Spectacularly Mobile: Narratives of New Media and Africa

Jennifer Blaylock
Film and Media
UC Berkeley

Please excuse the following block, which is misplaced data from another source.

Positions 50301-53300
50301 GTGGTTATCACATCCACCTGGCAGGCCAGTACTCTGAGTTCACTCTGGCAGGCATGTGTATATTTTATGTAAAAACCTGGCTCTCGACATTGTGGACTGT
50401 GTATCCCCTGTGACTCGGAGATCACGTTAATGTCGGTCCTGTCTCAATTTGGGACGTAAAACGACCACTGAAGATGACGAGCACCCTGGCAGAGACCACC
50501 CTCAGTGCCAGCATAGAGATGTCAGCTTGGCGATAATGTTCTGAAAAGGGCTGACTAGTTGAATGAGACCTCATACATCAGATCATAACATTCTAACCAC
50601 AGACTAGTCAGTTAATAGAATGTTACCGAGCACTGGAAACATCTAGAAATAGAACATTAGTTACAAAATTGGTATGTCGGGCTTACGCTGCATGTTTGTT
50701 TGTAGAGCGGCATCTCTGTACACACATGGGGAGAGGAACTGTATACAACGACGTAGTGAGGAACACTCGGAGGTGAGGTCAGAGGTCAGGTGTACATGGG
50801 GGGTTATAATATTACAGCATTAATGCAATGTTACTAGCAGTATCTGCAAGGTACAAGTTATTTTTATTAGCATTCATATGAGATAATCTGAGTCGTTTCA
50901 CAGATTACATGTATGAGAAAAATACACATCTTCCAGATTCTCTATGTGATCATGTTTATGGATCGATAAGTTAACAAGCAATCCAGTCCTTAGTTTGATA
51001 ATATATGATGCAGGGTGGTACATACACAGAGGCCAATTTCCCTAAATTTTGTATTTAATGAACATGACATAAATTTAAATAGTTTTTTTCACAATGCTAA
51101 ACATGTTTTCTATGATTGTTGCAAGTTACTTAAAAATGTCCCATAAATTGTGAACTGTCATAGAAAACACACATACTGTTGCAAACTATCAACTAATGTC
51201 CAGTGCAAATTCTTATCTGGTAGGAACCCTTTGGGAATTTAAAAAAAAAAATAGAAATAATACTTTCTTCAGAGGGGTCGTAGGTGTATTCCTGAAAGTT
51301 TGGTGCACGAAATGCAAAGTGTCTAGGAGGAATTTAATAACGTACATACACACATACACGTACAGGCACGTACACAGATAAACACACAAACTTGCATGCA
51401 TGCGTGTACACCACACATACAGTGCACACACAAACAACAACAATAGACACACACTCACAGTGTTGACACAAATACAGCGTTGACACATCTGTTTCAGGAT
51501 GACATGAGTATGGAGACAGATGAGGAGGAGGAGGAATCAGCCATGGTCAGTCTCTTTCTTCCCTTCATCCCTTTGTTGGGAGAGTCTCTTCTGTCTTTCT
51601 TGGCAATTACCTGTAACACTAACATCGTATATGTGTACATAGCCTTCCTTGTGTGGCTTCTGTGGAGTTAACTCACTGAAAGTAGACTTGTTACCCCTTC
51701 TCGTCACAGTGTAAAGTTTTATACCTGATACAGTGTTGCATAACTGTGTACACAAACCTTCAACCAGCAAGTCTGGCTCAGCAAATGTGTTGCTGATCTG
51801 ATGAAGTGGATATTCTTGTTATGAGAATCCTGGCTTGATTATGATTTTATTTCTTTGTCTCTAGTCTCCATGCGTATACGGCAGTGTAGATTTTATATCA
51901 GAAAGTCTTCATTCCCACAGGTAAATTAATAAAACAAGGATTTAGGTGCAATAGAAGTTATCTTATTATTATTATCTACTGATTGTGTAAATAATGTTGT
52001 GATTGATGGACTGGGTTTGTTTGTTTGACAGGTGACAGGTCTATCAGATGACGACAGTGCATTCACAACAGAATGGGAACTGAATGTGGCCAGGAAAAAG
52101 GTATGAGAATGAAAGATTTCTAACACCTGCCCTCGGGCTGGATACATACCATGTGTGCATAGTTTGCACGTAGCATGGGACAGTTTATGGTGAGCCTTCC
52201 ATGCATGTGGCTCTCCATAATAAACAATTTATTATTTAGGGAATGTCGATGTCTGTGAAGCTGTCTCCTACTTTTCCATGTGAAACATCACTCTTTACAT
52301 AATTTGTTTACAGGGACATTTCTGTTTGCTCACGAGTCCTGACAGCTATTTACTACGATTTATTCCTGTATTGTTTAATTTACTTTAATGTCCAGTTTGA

Today, on the pages of technology blogs and the lips of international development workers, is a reoccurring question: Can mobile phones save Africa? Yet, this is not a new question. Sociologists and communications scholars have asked similar questions about radio, cinema, and television. Rather than trying to answer whether mobile phones can save Africa, my dissertation explores why this question reappears with each new media technology and how this question produces a spectacular narrative of “new media” and “Africa.” At the center of this dissertation is the question: How has the concept of “Africa” structured global understandings of new media over time? I draw on specific examples from Ghana to consider how the apparent contradiction between simultaneous descriptions of new media as a shrinking of space and as a marker of distance is essential to understanding how new media are made meaningful as devices with the potential to “save.”